By its express terms, the statute applies to claims “arising out of the Northridge earthquake of 1994.” It does not reference damage resulting from aftershocks of the Northridge earthquake. Nor does the history refer to claims made and rejected for damages resulting from other earthquakes, whether aftershocks of the Northridge earthquake or otherwise. By the plain terms of the statute and the legislative history, it appears that the Legislature intended to revive claims for damages resulting from the Northridge earthquake of January 17, 1994, not claims arising solely out of aftershocks of the Northridge earthquake.6
This interpretation is supported by knowledge that when section 340.9 was passed the Legislature knew how to enact statutes relating to the Northridge earthquake which also applied to aftershocks of that earthquake and subsequent earthquakes. Revenue and Taxation Code section 17207, subdivision (a)(15), originally enacted as subdivision (a)(13) in 1996 states: “(a) An excess disaster loss, as defined in subdivision (c), shall be carried to other taxable years as provided in subdivision (b), with respect to losses resulting from any of the following disasters: [¶] ․ [¶] (15) Any loss sustained as a result of the earthquake, aftershocks, or any other related casualty that occurred in the Counties of Los Angeles, Orange, and Ventura on or after January 17, 1994.” Insurance Code section 10089.70, originally enacted in 1995 and amended in 1996, states: “The department shall establish a program for the mediation of the disputes between insured complainants and insurers arising out of the Northridge earthquake of 1994 or any subsequent earthquake․”
We conclude that section 340.9 does not apply to revive appellant's claims.
The judgment is affirmed. Costs are awarded to respondent.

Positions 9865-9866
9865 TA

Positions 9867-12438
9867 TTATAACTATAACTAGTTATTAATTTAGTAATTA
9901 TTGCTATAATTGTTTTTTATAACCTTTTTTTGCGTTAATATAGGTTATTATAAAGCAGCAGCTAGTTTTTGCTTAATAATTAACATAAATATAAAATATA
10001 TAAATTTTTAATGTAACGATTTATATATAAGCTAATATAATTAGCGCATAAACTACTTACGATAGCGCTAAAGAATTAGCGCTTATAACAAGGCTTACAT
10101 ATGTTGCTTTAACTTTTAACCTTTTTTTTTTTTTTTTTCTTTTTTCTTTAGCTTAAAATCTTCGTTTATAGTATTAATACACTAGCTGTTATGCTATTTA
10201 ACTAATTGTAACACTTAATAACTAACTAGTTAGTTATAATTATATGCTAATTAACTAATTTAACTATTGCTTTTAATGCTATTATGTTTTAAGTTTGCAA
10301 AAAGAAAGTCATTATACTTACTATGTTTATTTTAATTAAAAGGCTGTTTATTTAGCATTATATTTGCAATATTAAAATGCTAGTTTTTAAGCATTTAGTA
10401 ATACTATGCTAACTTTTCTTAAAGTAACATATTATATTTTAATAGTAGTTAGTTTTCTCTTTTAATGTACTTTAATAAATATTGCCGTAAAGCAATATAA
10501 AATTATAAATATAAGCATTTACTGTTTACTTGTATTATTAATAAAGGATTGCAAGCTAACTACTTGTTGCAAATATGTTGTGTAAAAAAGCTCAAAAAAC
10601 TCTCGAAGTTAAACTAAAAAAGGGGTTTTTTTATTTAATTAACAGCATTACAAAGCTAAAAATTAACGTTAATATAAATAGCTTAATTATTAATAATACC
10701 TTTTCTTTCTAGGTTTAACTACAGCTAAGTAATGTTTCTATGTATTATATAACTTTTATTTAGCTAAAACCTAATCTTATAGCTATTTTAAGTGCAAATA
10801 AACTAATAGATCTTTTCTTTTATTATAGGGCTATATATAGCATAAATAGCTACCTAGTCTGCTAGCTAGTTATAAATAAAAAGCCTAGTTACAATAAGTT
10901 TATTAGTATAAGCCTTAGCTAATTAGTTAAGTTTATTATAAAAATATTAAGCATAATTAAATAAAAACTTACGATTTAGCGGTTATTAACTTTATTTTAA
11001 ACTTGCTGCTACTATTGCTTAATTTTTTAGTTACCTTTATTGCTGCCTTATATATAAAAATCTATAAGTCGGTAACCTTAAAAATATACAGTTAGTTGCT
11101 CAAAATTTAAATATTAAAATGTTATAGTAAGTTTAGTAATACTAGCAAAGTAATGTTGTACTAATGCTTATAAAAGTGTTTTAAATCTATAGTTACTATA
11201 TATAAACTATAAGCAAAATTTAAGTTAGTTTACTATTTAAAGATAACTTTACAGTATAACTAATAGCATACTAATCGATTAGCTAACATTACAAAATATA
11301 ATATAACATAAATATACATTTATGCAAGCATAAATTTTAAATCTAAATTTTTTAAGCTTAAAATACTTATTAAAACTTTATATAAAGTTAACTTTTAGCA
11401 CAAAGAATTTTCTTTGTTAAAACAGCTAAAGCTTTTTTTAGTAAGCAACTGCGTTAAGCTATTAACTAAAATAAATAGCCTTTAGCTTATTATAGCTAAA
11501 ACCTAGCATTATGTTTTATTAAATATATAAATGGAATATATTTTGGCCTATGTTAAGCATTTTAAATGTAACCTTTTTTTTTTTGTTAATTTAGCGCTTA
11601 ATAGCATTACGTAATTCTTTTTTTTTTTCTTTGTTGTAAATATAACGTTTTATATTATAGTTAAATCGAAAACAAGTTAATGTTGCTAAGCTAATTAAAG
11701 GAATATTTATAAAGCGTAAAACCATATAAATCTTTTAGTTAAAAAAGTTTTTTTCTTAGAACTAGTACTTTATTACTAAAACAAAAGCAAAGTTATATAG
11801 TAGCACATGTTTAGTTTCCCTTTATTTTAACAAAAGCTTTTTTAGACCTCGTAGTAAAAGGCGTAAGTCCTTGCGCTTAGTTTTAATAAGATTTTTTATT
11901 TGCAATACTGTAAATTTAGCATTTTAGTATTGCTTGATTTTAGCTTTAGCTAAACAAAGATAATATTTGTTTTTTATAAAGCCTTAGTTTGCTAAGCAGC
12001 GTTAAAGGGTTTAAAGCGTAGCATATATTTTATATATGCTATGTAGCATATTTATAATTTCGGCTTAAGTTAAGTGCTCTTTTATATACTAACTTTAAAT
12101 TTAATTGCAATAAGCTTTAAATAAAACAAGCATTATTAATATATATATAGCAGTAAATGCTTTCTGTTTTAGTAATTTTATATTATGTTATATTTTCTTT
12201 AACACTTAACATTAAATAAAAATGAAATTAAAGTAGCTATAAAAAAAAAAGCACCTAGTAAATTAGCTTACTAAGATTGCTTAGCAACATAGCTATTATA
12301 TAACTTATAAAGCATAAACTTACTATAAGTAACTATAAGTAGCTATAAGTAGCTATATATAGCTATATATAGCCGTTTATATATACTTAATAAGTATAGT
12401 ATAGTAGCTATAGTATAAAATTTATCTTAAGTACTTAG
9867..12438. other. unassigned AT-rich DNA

1. The fraud claim was not submitted to the jury and no issue is raised on appeal relating to this cause of action.
2. Neufeld v. Balboa Ins. Co. (2000) 84 Cal.App.4th 759, 101 Cal.Rptr.2d 151, cited by appellant in her reply brief follows the logic of Spray, Gould and also concludes that in an appropriate case an estoppel for failure to cite the one-year statute may be appropriate.
3. For this reason, the recent Supreme Court case of Vu v. Prudential Property & Casualty Ins. Co. (2001) 26 Cal.4th 1142, 113 Cal.Rptr.2d 70, 33 P.3d 487, is not applicable.
4. I.e., the issues of causation, inconsistent special verdict findings regarding breach of contract and negligence, failure to instruct on intentional infliction of emotional distress, instructing on bad faith, various evidentiary issues not previously discussed, appellant's claim that the damages awarded are inadequate, and her challenge to the cost award.
5. All further references will be to the Code of Civil Procedure unless otherwise noted.
6. Interpreting this section in connection with follow-up claims resulting from aftershocks of the Northridge earthquake where the insured was covered for and suffered damage from the Northridge earthquake may present a different situation from that presented here. But appellant was not covered when the Northridge earthquake struck and her claims do not arise from that event.
We concur: CHARLES S. VOGEL, P.J., and CURRY, J.